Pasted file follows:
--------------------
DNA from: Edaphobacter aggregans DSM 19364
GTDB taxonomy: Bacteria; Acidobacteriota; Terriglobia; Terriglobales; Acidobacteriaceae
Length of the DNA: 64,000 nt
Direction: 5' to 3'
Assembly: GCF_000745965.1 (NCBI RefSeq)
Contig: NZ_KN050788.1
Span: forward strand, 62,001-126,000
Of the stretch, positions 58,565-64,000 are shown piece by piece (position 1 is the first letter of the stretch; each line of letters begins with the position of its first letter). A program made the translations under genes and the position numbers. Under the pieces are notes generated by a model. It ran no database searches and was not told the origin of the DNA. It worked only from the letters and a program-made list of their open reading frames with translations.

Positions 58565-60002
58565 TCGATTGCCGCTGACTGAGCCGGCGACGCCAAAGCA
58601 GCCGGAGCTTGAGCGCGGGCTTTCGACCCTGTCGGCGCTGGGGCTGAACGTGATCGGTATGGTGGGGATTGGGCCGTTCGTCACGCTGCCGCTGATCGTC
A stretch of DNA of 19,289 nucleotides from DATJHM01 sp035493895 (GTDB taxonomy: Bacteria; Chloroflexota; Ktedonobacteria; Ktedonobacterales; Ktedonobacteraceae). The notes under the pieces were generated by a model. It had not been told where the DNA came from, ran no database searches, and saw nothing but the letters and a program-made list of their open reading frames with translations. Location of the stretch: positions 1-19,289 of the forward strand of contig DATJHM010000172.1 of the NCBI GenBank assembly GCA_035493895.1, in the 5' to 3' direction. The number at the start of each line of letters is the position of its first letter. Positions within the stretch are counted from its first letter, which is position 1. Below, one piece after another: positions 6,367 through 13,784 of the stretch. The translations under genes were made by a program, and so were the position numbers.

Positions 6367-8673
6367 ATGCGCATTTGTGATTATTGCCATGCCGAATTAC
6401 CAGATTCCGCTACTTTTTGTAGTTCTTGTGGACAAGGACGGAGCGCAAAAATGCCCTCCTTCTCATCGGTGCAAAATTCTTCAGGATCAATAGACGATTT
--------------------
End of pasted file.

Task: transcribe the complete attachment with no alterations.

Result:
DNA from: Edaphobacter aggregans DSM 19364
GTDB taxonomy: Bacteria; Acidobacteriota; Terriglobia; Terriglobales; Acidobacteriaceae
Length of the DNA: 64,000 nt
Direction: 5' to 3'
Assembly: GCF_000745965.1 (NCBI RefSeq)
Contig: NZ_KN050788.1
Span: forward strand, 62,001-126,000
Of the stretch, positions 58,565-64,000 are shown piece by piece (position 1 is the first letter of the stretch; each line of letters begins with the position of its first letter). A program made the translations under genes and the position numbers. Under the pieces are notes generated by a model. It ran no database searches and was not told the origin of the DNA. It worked only from the letters and a program-made list of their open reading frames with translations.

Positions 58565-60002
58565 TCGATTGCCGCTGACTGAGCCGGCGACGCCAAAGCA
58601 GCCGGAGCTTGAGCGCGGGCTTTCGACCCTGTCGGCGCTGGGGCTGAACGTGATCGGTATGGTGGGGATTGGGCCGTTCGTCACGCTGCCGCTGATCGTC
A stretch of DNA of 19,289 nucleotides from DATJHM01 sp035493895 (GTDB taxonomy: Bacteria; Chloroflexota; Ktedonobacteria; Ktedonobacterales; Ktedonobacteraceae). The notes under the pieces were generated by a model. It had not been told where the DNA came from, ran no database searches, and saw nothing but the letters and a program-made list of their open reading frames with translations. Location of the stretch: positions 1-19,289 of the forward strand of contig DATJHM010000172.1 of the NCBI GenBank assembly GCA_035493895.1, in the 5' to 3' direction. The number at the start of each line of letters is the position of its first letter. Positions within the stretch are counted from its first letter, which is position 1. Below, one piece after another: positions 6,367 through 13,784 of the stretch. The translations under genes were made by a program, and so were the position numbers.

Positions 6367-8673
6367 ATGCGCATTTGTGATTATTGCCATGCCGAATTAC
6401 CAGATTCCGCTACTTTTTGTAGTTCTTGTGGACAAGGACGGAGCGCAAAAATGCCCTCCTTCTCATCGGTGCAAAATTCTTCAGGATCAATAGACGATTT